That image of members of Baylor University’s Golden Wave Band linking arms and singing “That Good Old Baylor Line” may remain just a memory this fall.
And the solid gold BU the band spells out on the McLane Stadium field before the game may end up more gold-dotted or -flecked than solid.
Those layered, sometimes intricate musical arrangements with multiple parts per instrumental section may become something simpler that allows some flexibility in case players get sick and have to sit out.
All of the above might happen. All of the above might not.
For director of athletic bands Isaiah Odajima and his staff, planning the fall season in the COVID-19 year of 2020 has been unlike anything he has experienced in his 13 years with the Golden Wave Band.
“We’re trying to remain positive and do what we can do, but it’s definitely challenging,” Odajima said.
From sanitation routines including timed bathroom breaks to indoor and outdoor distancing, from reconfigured formations to contingency plans when sick students and those near them go into two-week quarantines, the summer preseason for the Baylor marching band will be drastically different as school officials seek to limit coronavirus contagion.
Compounding the COVID-19 complexities are the fluid nature of multiple layers of requirements and protocols: rules by the NCAA, the Big 12 Conference, Baylor University, Waco and McLennan County.
“The biggest part about the difficulty of the situation is we don’t know the parameters of what we can and cannot do for the upcoming season,” Odajima said. “There is no one good set of solutions that will cover everyone.”
It is not unique to the Golden Wave Band or university bands. As McLennan County high school administrators, teachers, students and parents are finding, the upcoming band year will be unlike anything they have experienced, from rehearsals to on-field performance.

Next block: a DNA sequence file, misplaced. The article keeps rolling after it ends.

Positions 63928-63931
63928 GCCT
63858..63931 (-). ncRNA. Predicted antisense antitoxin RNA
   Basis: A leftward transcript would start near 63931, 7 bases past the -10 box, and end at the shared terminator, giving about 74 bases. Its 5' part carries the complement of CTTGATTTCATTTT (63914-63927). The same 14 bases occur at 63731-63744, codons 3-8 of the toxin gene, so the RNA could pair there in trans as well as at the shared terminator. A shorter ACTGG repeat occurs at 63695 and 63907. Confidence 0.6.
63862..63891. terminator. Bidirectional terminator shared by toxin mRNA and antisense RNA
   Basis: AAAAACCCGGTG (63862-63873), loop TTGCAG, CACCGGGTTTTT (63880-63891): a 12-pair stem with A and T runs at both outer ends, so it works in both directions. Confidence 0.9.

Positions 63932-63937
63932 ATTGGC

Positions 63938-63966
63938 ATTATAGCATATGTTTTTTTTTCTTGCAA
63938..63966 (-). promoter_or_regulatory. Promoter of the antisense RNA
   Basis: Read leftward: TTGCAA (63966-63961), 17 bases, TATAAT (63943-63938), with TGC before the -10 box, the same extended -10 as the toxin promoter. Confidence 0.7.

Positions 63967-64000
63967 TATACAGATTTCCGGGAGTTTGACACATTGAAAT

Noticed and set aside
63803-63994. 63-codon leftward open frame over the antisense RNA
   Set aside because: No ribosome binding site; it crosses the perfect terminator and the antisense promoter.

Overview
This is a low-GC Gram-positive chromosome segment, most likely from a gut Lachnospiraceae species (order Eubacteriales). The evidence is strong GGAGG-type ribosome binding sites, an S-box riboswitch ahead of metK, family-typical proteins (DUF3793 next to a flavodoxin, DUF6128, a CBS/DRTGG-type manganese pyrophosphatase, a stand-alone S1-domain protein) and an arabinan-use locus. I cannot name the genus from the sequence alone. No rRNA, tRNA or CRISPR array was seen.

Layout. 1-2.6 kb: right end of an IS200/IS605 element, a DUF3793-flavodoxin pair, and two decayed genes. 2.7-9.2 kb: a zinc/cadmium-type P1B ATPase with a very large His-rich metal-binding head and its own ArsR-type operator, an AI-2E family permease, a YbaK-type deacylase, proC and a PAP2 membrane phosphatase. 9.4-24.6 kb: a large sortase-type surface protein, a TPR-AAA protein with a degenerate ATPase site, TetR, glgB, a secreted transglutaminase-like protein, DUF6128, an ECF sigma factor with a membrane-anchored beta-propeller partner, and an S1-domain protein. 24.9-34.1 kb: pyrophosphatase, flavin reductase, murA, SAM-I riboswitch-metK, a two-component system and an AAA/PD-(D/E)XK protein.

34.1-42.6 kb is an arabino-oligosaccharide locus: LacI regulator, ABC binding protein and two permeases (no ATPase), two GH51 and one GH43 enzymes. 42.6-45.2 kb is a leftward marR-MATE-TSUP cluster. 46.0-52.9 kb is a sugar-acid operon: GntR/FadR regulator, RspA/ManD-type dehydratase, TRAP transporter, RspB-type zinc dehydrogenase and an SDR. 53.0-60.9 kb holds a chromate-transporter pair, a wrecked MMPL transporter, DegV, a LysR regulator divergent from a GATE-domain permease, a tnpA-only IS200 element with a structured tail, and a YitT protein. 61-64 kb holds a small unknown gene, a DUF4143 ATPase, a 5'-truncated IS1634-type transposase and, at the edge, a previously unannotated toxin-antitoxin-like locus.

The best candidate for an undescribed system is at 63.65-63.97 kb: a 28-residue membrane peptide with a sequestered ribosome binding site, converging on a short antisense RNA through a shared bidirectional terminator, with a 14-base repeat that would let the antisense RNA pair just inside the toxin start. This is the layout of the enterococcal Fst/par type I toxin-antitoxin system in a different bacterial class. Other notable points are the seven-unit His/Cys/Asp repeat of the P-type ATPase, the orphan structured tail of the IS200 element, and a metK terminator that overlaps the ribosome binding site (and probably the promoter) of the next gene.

And all of it can change at any moment. In-person band camp protocols were already in place for several McLennan County high school programs when Waco-McLennan County Health Authority Dr. Farley Verner issued an order Tuesday postponing all in-person K-12 classes and extracurricular activities until after Sept. 7 to limit spread of the coronavirus.
Drum lines and color guard members had reported to some campuses this week, with a graduated return of the remaining band members anticipated Aug. 3. The unanticipated order left their directors scrambling to figure out how to do an online virtual band camp for August until in-person rehearsals and drills can start in September.
For Midway High School band director Pam Hyatt and her staff, as well as others in the county, the public health order shelved a multi-page protocol on summer band camp based on University Interscholastic League guidelines.
The band’s almost 200 returning members would have experienced a dramatically different August camp with daily symptom surveys, temperature checks, mandated masks except during playing, indoor rehearsals split into small groups scattered across the high school, timed bathroom breaks, student-provided water, no music stands or chairs in the band hall to simplify sanitation, and training split between in-person and virtual.
This season is one where 6A schools can advance to state in UIL competition, but Hyatt and her assistants scrapped their planned “Piano Man” show they had picked in November for something simpler in case COVID-19 quarantines should riddle the band on-field lineup. The final stages of this year’s UIL band competition, by the way, will stretch into mid-December.